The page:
Hinebaugh Athletics and Rejuvenation Center claim to continue to be harmed by regulations put in place to limit the spread of the virus in athletic facilities. Noah’s Ark claims that they lost customers due to being closed down and those customers not coming back after they re-opened.

“In essence, (Justice’s) executive orders are heavy-handed and never-ending,” wrote Paul Harris, the attorney representing the businesses and parents. “The citizens and business owners within the State are required to live in constant fear and worry that another shutdown is imminent. Instead of dealing with the purported issues of COVID-19 outbreaks with the precision of a surgical scalpel, Defendant brings down a proverbial sledgehammer causing destruction of the livelihood of citizens.”

Harris accused Justice of violating the constitutional rights of the business owners and causing financial hardships with his executive orders. Harris cited the decision of a federal judge in Pennsylvania who ruled in favor of several western Pennsylvania counties against Gov. Tom Wolf regarding his authority to issue open-ended executive orders during the pandemic.

A decision rendered in that case found that some of the executive orders entered by the Governor of Pennsylvania violated constitutional rights of its citizens, namely the orders abrogating a citizen’s rights protected by the First and Fourteenth Amendments, Harris wrote.

On behalf of the parents, Harris also accused Justice of unequal treatment of residents by using a color-coded system to determine what counties have increases of COVID-19 cases and using that information to determine whether county schools could remain open or close.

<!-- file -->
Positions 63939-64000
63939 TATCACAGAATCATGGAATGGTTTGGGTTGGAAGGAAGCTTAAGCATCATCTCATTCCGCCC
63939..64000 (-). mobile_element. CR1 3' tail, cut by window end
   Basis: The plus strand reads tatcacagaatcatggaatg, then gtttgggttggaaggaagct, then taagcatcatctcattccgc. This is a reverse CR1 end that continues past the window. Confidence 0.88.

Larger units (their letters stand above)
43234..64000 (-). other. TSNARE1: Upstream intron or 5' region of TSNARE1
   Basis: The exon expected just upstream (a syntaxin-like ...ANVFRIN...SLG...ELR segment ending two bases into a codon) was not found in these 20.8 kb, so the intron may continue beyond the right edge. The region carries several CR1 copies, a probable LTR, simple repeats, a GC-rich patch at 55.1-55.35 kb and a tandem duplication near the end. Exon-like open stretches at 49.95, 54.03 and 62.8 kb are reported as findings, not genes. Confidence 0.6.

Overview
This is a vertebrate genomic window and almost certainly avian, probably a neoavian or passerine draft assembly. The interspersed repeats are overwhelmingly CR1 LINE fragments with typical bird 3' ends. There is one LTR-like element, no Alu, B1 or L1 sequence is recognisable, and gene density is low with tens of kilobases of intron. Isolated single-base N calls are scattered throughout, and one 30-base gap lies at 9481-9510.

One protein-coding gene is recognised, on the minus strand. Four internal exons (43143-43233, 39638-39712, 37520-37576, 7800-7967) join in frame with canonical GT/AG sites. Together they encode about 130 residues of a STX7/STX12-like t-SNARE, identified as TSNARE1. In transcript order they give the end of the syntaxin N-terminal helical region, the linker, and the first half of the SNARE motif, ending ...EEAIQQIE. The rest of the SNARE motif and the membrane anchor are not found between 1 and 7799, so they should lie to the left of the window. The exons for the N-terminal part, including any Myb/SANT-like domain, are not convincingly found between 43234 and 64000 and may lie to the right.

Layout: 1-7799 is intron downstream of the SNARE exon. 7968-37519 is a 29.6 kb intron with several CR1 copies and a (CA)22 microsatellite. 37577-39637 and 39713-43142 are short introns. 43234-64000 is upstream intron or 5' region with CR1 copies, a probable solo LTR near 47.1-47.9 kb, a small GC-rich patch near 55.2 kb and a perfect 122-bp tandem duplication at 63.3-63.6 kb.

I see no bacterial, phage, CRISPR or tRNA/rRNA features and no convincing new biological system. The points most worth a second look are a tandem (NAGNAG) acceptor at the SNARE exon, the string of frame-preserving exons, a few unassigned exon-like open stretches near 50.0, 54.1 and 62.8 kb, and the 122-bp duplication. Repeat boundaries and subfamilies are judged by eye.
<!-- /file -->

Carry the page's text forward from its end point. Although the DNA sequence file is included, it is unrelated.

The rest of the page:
“(Justice) treats citizens located in different counties within the State of West Virginia differently than citizens located in other counties, without any empirical data to sustain such a distinction,” Harris wrote. “These closures are restricting the private and public school students of the Northern District of West Virginia, and through the State of West Virginia, from receiving a meaningful education.”

Earlier this week, a Putnam County restaurant filed a lawsuit in the U.S. District Court for the Southern District of West Virginia seeking damages and an injunction against Justice, the Putnam County Commission, and the Putnam County Health Department. Andrew and Ashley Stewart, owners of the Bridge Cafe and Bistro, claim that Justice’s executive orders limiting occupancy in restaurants and requiring face masks has caused local authorities to harass them.

In another case, Charleston attorney Alex McLaughlin filed suit last week against Justice, the Department of Health and Human Resources, and the state Board of Education over the County Alert System color-coded map and metrics. McLaughlin asked for an injunction to prevent state officials from enforcing the metric. Kanawha County Circuit Judge Tod Kaufman scheduled oral arguments in the case for Friday, Sept. 25, at 8 a.m.